A public official in Chicago faces a sentencing hearing in federal court. It’s a scenario people in Illinois are all too familiar with – and one that reform advocates say is not likely to vanish anytime soon.
On Wednesday, former US Rep. Jesse Jackson Jr. – once a shining star of the Democratic Party who considered a run for mayor of Chicago – was sentenced to 30 months in prison, plus three years of supervised release, for misspending about $750,000 from his campaign fund. He used the money for luxury items – including furs, watches, and memorabilia – and for the renovation of his Washington home.
In the same hearing, Sandi Jackson, his wife and former Chicago alderman, was sentenced to 12 months in prison for failing to report about $600,000 in income.
The sentencing of both Jacksons continues a shameful tradition in Illinois of public officials ending up behind bars. A 2012 report published by the University of Illinois at Chicago found that 1,828 public officials in Illinois have been convicted of public corruption since 1976, making the state the third in such cases behind New York and California.
The Illinois Northern District, which includes the Chicago metropolitan area, leads all federal districts in the nation for public corruption convictions in that time period, accounting for 84 percent of the state’s convictions.
The state’s legendary patronage system, which was established last century to reward political insiders with plum jobs and other perks in exchange for election muscle, is responsible for sending a long line of public officials to prison, as well as establishing a culture that costs taxpayers $500 a year, according to the report.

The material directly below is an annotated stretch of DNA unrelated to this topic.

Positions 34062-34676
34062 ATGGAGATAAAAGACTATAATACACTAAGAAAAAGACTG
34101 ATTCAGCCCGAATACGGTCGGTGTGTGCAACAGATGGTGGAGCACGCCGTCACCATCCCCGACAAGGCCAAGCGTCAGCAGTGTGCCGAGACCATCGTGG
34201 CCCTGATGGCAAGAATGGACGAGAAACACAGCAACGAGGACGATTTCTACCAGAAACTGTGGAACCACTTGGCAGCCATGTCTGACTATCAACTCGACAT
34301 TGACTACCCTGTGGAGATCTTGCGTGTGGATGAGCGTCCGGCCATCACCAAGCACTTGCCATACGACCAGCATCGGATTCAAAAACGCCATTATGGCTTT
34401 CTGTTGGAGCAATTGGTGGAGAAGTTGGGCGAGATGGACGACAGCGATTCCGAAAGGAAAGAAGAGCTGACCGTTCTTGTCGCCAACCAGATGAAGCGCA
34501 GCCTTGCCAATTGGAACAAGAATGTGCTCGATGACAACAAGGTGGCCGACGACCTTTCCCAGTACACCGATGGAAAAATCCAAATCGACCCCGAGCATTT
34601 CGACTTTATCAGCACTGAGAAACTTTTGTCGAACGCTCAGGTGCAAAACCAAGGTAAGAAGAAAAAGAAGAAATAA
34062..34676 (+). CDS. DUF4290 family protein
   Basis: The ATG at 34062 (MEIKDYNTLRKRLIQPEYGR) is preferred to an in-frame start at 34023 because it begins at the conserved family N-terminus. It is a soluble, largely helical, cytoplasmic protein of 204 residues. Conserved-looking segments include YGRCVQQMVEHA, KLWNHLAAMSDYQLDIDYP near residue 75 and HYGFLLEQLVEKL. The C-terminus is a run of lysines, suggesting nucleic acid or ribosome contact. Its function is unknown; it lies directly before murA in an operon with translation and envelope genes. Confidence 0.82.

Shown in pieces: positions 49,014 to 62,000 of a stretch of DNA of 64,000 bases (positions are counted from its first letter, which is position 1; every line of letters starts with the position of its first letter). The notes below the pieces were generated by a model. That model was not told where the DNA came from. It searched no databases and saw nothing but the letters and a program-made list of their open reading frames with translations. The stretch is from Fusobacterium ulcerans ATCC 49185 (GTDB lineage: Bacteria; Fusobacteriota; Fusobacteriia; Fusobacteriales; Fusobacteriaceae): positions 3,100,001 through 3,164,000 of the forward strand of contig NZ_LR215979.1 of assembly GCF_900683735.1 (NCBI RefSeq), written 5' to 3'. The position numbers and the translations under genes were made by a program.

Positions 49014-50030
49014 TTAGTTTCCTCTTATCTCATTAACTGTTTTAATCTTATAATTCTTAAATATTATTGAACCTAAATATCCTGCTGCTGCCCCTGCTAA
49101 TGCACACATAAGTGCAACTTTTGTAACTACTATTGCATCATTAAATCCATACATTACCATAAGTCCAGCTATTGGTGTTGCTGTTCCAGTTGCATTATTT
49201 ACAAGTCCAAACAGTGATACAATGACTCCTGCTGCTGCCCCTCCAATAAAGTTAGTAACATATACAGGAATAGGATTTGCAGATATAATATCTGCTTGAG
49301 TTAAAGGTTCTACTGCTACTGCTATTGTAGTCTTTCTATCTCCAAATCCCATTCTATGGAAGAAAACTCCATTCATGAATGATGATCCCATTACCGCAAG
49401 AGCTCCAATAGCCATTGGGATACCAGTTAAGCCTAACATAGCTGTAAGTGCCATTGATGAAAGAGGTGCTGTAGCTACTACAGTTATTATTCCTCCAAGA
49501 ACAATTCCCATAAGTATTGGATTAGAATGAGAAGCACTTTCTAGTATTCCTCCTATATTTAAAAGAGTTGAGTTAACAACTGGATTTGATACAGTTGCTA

The Jacksons' sentencing closely follows the conviction of former Illinois Gov. Rod Blagojevich, who was sentenced to 14 years in prison on charges related to selling President Obama’s former Senate seat. Mr. Blagojevich was convicted in 2011 and is one of four Illinois governors since 1973 convicted on federal charges of wrongdoing.
Dick Simpson, a former Chicago alderman who is now a political scientist at the University of Illinois at Chicago, said the Jacksons’ sentencing “is a continuing pattern, not a new pattern” of corruption, which suggests these recent cases are not effective as a deterrent.
“We’ve had 1,561 officials to jail and that hasn’t curbed corruption yet,” Mr. Simpson says. “People always think they’re going to get away with it and rationalize to themselves that they’re not doing a crime.”
Blagojevich and the Jacksons were both brought down by a team led by US State’s Attorney Patrick Fitzgerald, who also successful convicted former Republican Gov. George Ryan in 2006, as well as several aides to former Chicago Mayor Richard M. Daley. Fitzgerald stepped down in 2012 and in June was replaced by Zachary Fardon, who worked under Fitzgerald and who focused on white-collar crime in private practice.
Simpson says Mr. Fardon’s office is burdened by budget restraints, staffing limits, and an abundance of caseloads related to gang violence and drug trafficking, which are priorities due to recent spikes in homicides on the South and West sides of Chicago.
At their sentencing, both Jacksons wept and apologized for their wrongdoing, and asked that they serve their sentences consecutively so their two young children would not be separated from both parents during that time.
“My heart breaks every day with the pain this has caused my babies,” Ms. Jackson said, reading from a prepared statement.
Mr. Jackson’s attorneys blamed his actions on severe depression and bipolar disorder, which US Attorney Matt Graves said was unsubstantiated because the defense did not offer expert testimony or an examination of Jackson. “When one looks at the facts, it’s quite clear that there’s no there, there,” Mr. Graves said.
Jackson served in Congress from 1995 to 2012. His wife served as alderman from 2007 until her resignation in January.